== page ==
Juayua, El Salvador (4 nights)
A picturesque little town on the famed Ruta de Los Flores, full of cobbled streets, white-washed churches and Spanish-colonial looking buildings. Don’t be fooled by it’s size, Juayua is a bustling town during the day, filled with day-tripping tourists and visiting rural locals. Every Sunday, a unique and crowd-pleasing Food Festival is held in the town’s Parque Central. Serving everything from fried Iguana & Guinea Pig to the more traditional Pupusa’s. Live music fills the streets and the locals dance until the sun goes down.
We used Juayua as a base to visit the other villages on the Ruta de Los Flores including Ataco and Apaneca. Ataco in particular is worth a visit or even a night or two’s stay – excellent coffee shops (serving only local coffee beans) surround the towns square. Everywhere you look provides an epic panorama of the surrounding coffee fields. A local ‘chicken’ bus serves all the villages on the Ruta de Los Flores and a one-way trip costs as little as 50c.
Juayua (our El Salvador travel guide):
How we got there: A local bus from San Salvador to Sonsonate, then a direct bus from Sonsonate to Juayua. All-in approx. $2
Where we stayed: Hotel Anahuac
Restaurant recommendations: Restaurante R&R
Overall rating: 7/10
Here’s what’s not to be missed in El Salvador:
Best local beer: Pilsener (50c to $1.50 a bottle in a bar)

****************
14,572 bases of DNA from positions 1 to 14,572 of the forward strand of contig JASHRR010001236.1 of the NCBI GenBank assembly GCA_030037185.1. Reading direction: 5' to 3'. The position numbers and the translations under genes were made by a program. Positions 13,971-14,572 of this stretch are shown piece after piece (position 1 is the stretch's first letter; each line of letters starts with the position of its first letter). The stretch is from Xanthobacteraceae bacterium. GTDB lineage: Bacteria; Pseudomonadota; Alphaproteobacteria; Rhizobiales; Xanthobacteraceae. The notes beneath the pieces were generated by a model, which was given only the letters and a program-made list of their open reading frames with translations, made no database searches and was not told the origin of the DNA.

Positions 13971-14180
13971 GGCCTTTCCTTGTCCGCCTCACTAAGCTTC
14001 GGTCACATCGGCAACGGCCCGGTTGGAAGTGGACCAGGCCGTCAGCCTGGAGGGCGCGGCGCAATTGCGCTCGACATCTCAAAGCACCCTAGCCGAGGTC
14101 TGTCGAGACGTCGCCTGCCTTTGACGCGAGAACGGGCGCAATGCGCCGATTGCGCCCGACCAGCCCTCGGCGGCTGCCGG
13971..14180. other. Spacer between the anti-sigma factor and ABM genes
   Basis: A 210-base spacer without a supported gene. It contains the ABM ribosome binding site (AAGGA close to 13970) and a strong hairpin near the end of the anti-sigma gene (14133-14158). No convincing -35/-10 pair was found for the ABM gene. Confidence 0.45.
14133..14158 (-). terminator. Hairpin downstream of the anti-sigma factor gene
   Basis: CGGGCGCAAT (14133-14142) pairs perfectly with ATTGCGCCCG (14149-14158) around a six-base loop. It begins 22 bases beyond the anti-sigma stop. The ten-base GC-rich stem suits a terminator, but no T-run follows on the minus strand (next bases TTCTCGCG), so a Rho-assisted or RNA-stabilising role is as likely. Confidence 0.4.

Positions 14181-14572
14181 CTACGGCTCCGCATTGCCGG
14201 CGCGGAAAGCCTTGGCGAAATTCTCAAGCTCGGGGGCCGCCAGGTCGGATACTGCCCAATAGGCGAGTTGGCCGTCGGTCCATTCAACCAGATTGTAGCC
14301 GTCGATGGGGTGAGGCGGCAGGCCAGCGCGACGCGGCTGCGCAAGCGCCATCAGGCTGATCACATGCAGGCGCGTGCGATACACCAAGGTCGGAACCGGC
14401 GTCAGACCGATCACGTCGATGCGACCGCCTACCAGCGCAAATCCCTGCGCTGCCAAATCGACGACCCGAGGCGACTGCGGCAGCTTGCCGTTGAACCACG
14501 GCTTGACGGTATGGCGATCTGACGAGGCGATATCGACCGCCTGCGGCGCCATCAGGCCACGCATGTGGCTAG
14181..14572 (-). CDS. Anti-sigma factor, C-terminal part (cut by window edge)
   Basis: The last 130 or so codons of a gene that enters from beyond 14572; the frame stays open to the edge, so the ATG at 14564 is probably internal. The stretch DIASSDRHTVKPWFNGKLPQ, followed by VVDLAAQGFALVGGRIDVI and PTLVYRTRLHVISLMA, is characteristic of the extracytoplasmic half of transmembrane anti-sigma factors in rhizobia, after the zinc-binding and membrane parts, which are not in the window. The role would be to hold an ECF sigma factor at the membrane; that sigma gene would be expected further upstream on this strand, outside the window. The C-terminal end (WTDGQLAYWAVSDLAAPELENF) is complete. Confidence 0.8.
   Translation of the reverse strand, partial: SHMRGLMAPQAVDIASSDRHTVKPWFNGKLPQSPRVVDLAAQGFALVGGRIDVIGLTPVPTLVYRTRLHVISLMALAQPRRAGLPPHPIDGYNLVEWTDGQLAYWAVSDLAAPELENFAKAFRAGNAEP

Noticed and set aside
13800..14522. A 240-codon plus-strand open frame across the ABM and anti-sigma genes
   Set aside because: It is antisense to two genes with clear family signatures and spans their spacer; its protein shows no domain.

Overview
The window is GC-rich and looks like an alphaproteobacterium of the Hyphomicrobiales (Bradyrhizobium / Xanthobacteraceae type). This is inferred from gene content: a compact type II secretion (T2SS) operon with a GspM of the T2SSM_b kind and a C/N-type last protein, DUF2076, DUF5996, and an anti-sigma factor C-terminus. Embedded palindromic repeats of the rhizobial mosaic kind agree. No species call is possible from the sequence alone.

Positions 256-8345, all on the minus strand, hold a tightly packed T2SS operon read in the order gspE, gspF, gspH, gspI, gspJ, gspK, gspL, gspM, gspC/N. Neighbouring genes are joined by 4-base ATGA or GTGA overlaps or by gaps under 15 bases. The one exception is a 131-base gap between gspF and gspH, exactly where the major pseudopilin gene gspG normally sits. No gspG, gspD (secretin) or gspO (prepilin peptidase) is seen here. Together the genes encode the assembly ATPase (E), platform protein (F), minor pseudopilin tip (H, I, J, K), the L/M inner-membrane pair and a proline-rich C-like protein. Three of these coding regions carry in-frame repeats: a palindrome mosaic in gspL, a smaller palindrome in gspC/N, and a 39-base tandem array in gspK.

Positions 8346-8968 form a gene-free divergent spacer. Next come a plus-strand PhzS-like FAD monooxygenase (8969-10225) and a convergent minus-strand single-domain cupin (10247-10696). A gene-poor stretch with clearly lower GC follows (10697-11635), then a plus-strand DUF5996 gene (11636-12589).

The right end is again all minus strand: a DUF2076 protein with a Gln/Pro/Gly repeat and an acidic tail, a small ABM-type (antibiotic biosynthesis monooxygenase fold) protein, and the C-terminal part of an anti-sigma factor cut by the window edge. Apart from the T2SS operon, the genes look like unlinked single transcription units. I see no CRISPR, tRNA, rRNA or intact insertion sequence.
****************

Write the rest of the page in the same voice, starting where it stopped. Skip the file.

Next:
Best food: Pupusas (obviously)
The best thing to do: Night bike ride through San Salvador
The best place to stay: La Tortuga Verde at El Cuco or Casa Verde at Santa Ana
Our favourite restaurant: Restaurante R&R in Juayua
What to bring with you:
#1 Lonely Planet’s guide ‘Central America on a shoestring’
#2 Good walking shoes – I had the Skechers GoWalk walkers and they were so comfortable
#3 A GoPro or decent adventure camera – we had the Sony Cybershot DSC-HX50
#4 A lock for your backpack because you will be getting a lot of local buses
#5 A Spanish dictionary
On that note, I’ll leave you with a quote
“I urge you to travel, as far and as much as possible. Work ridiculous shifts to save your money. Go without the latest iPhone. Throw yourself out of your comfort zone. Find out how other people live and realize that the world is a much bigger place than the town you live in. And when you come home, home may still be the same, but something in your mind will have shifted. And trust me, that changes everything.”
In conclusion, what did you think of our El Salvador travel guide?
Whew that was a long one but I think I’ve covered everything. If there’s anything else you would like to know about El Salvador please post in the comments below and I will get back to you.